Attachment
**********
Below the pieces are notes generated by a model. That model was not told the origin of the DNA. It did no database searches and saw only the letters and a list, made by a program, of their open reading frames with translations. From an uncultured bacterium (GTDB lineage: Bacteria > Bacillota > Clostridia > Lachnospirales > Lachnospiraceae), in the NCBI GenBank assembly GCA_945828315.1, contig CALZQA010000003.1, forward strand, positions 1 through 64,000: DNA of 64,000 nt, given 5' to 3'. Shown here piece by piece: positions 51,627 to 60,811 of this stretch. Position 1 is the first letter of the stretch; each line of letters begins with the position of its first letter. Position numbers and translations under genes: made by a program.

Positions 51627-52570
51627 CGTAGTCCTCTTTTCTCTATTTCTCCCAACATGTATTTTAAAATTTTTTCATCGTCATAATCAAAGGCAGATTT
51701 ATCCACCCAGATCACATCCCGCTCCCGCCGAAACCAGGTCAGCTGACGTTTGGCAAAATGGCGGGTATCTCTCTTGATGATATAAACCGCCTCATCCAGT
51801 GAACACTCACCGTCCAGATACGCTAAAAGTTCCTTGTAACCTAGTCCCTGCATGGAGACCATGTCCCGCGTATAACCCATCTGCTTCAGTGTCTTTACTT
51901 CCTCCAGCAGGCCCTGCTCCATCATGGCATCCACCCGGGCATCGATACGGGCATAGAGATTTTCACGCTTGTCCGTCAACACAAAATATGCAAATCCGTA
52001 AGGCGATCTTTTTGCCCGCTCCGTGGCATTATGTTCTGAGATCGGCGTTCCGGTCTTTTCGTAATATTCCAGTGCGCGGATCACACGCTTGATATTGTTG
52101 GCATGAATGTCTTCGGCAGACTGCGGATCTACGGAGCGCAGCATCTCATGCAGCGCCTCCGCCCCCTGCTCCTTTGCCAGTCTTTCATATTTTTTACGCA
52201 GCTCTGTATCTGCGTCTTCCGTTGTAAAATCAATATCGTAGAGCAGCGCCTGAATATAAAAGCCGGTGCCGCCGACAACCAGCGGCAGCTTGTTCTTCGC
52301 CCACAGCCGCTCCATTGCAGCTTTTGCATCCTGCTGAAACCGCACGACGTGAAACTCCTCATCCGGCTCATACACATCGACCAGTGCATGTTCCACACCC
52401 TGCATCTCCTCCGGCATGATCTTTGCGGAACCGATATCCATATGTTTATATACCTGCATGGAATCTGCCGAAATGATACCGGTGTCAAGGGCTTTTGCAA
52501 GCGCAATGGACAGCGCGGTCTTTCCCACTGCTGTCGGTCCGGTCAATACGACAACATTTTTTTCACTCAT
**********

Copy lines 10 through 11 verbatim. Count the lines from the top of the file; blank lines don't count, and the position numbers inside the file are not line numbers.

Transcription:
52301 CCACAGCCGCTCCATTGCAGCTTTTGCATCCTGCTGAAACCGCACGACGTGAAACTCCTCATCCGGCTCATACACATCGACCAGTGCATGTTCCACACCC
52401 TGCATCTCCTCCGGCATGATCTTTGCGGAACCGATATCCATATGTTTATATACCTGCATGGAATCTGCCGAAATGATACCGGTGTCAAGGGCTTTTGCAA